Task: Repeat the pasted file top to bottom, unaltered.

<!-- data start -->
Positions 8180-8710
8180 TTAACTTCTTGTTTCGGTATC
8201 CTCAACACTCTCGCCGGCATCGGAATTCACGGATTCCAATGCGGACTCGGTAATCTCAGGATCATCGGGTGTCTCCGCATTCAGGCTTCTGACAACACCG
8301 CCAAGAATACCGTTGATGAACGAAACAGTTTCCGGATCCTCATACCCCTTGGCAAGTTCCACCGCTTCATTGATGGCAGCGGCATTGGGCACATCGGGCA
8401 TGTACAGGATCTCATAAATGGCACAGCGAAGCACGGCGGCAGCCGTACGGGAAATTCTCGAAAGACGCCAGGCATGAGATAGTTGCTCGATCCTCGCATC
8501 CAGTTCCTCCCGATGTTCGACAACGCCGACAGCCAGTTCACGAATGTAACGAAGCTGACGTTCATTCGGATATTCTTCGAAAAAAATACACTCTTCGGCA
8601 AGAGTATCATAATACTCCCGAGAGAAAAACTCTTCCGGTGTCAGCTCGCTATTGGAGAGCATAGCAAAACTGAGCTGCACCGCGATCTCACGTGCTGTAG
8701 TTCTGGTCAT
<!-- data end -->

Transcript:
Positions 8180-8710
8180 TTAACTTCTTGTTTCGGTATC
8201 CTCAACACTCTCGCCGGCATCGGAATTCACGGATTCCAATGCGGACTCGGTAATCTCAGGATCATCGGGTGTCTCCGCATTCAGGCTTCTGACAACACCG
8301 CCAAGAATACCGTTGATGAACGAAACAGTTTCCGGATCCTCATACCCCTTGGCAAGTTCCACCGCTTCATTGATGGCAGCGGCATTGGGCACATCGGGCA
8401 TGTACAGGATCTCATAAATGGCACAGCGAAGCACGGCGGCAGCCGTACGGGAAATTCTCGAAAGACGCCAGGCATGAGATAGTTGCTCGATCCTCGCATC
8501 CAGTTCCTCCCGATGTTCGACAACGCCGACAGCCAGTTCACGAATGTAACGAAGCTGACGTTCATTCGGATATTCTTCGAAAAAAATACACTCTTCGGCA
8601 AGAGTATCATAATACTCCCGAGAGAAAAACTCTTCCGGTGTCAGCTCGCTATTGGAGAGCATAGCAAAACTGAGCTGCACCGCGATCTCACGTGCTGTAG
8701 TTCTGGTCAT